Gag reflex 

The legendary joke called "The Aristocrats" can be the most vile, offensive gag on earth -- if told properly. In the documentary The Aristocrats, co-producers Paul Provenza (who directs) and Penn Jillette give stand-up comedy a kind of cultural colonoscopy to reveal the joke's profane influence.

First, it's not a very good joke. As told, in whole or part, by dozens of comedians in the film, the joke essentially consists of a description of a bizarre vaudeville act, followed by a perversely anticlimactic punchline. Explaining the history of the joke, The Aristocrats' interviewees call it a comedy club "secret handshake," not meant to be told to an audience, but to other comics after hours. Its appeal lies in the joke's malleability. Comedians freely incorporate into it their own flights of filthy fancy, which can involve everything from incest to defecation to donkeys to kazoos to Hitler.

The film shines a spotlight on the id of its teller. Via a single joke, it explores the competitive one-upsmanship of comedians, their love-hate relationship to showbiz and some unnerving obsessions. Steven Wright's take on it hinges on violent misogyny, while Andy Richter tells a queasily graphic version to his infant son. With today's tolerance for toilet and sex humor higher than the joke's vaudeville-era origins, the shock value may be obsolete: Lisa Lampanelli's ridiculous, racist version breaks far more taboos.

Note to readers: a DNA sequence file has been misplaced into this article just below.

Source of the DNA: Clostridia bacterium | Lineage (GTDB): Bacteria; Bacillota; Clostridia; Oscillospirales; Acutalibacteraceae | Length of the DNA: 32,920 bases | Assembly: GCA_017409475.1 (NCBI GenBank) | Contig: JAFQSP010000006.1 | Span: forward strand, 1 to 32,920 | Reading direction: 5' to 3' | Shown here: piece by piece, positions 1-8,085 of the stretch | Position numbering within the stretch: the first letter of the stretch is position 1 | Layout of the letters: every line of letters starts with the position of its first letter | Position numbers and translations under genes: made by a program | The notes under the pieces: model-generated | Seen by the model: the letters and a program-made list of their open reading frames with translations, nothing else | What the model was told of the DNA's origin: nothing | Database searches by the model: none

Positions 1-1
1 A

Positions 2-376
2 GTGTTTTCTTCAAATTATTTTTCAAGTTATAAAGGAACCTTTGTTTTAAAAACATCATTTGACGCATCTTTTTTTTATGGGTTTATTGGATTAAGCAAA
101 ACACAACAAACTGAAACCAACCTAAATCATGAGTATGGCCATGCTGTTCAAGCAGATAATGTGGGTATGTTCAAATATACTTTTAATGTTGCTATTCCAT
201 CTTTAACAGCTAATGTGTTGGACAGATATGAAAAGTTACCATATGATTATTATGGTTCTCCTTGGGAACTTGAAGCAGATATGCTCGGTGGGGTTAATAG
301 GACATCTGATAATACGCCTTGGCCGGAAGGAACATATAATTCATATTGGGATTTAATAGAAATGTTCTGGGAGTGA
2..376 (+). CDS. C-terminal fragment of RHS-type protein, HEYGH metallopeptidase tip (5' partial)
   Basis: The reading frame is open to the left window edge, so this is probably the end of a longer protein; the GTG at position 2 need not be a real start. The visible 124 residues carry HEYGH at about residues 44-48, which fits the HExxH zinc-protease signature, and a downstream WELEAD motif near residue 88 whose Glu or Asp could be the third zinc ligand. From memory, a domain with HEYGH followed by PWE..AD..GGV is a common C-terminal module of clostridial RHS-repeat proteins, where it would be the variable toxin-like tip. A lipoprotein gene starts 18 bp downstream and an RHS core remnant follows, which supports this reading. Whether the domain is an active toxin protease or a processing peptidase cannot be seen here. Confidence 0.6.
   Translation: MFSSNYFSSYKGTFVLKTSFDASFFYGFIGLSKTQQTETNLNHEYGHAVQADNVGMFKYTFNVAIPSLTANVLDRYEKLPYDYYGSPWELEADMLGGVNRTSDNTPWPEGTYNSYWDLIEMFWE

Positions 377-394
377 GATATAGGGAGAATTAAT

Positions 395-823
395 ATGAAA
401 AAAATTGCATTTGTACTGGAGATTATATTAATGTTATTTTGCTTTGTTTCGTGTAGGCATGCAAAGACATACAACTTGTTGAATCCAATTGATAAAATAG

The Aristocrats takes a fascinating glimpse behind the curtain of entertainment, but it isn't always the laugh riot you might expect. The filmmakers rely on attention-deficit editing and overlapping interviews until some jokesters' verbal rhythms are trashed. Comedians venerate Gilbert Gottfried's rollicking performance from the post-9/11 Friar's Club Roast, but The Aristocrats interrupts him -- shame! -- to air sound-bytes about how great he was.

The Aristocrats' biggest laughs -- and it has huge ones -- come not from the joke itself, but the commentary that surrounds the joke. Gottfried and Rita Rudner pick apart the joke's lack of logic. Bob Saget makes embarrassed asides while cracking a particularly nasty version. Sarah Silverman improvises herself into a modern-day "epilogue" to the joke. With its hemorrhoids-and-all close-up of one of showbiz's dirty little secrets, The Aristocrats becomes a rhapsody in blue humor. Opens Aug. 12 at Tara Cinema. 3 Stars.



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  • Re: Fresh air

    • Local band Manchester Orchestra, who provided the soundtrack, probably would have appreciated a shout-out.

    • on June 29, 2016
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